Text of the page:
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The price of information plummets. Yet the price of education soars. These two trends cannot both continue. Guess which will crack first. Former keynote Bret Swanson weighs in.
Apple’s digital textbook venture, launched yesterday in New York, is just the latest attempt to bridge a yawning gulf between technology and learning. It’s still the beginning. The gulf is so large, it will take decades and thousands of experiments to cross. But we’ve begun, and things will move fast.
Student loan debt now stands around $1 trillion. Education is often a great investment – but the proposition is more in question every day. Higher education prices increased 440% over the last 25 years – four times the rate of inflation, and twice as bad as health care. Elementary and secondary ed prices have skyrocketed, too, with not even adequate outcomes.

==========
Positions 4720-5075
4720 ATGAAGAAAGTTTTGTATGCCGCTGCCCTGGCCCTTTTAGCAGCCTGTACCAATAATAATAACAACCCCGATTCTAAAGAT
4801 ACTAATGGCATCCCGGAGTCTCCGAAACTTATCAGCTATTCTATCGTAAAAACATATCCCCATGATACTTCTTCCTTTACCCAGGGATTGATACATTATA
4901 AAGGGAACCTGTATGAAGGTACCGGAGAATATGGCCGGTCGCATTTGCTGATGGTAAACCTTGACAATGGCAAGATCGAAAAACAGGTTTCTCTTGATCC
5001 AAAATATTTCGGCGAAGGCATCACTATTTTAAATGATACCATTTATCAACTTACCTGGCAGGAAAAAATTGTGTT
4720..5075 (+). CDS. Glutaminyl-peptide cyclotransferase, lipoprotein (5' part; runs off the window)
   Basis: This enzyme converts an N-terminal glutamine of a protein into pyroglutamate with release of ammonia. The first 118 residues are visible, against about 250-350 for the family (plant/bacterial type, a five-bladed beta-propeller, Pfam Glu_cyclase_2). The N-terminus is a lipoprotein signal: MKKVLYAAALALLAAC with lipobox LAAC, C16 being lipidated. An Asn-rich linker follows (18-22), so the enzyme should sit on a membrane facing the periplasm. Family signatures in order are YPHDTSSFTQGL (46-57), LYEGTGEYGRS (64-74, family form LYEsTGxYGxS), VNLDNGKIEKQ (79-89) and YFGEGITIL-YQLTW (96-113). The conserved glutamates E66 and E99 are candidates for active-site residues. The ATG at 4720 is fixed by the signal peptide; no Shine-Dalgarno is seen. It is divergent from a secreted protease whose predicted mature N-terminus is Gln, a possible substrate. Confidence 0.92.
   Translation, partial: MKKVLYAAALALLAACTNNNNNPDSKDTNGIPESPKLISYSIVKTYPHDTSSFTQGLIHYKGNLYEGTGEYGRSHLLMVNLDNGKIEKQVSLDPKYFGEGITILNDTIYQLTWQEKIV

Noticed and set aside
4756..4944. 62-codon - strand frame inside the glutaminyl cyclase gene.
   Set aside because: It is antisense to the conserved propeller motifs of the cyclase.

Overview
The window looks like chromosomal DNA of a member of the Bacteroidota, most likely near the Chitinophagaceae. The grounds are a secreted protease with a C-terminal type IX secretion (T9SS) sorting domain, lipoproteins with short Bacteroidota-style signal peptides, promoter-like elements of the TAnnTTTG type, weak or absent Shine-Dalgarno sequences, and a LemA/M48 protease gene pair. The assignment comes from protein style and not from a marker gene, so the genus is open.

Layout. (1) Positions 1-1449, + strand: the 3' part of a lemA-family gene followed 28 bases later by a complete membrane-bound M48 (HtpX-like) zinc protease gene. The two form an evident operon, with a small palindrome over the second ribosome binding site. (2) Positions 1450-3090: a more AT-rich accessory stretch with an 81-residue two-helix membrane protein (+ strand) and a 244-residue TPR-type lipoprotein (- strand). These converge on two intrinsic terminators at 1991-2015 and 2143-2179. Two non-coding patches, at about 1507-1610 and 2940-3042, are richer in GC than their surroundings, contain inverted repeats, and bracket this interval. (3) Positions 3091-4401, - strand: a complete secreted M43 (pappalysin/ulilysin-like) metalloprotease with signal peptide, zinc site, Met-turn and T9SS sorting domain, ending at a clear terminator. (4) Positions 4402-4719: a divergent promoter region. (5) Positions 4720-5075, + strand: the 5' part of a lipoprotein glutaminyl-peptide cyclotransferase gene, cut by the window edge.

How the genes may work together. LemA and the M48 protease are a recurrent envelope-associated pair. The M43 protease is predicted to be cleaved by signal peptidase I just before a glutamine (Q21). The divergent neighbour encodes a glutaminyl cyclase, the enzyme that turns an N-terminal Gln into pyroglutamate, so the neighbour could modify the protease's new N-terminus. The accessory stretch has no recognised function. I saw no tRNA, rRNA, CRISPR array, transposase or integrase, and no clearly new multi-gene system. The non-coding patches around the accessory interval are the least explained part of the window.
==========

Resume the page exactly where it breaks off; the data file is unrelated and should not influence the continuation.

On the other side of the ledger is the Moore’s law ecosystem, the most ruthless force in technology and the world economy. Last quarter Netflix streamed two billion hours worth of video – or 228,000 years worth in three months. In just the last week of December, smartphone and tablet owners gobbled up 1.2 billion apps – 43% by Americans. Twenty years ago, a terabyte hard drive, if such a thing had existed, might have cost $5 million. Today, you can pick one up for $69.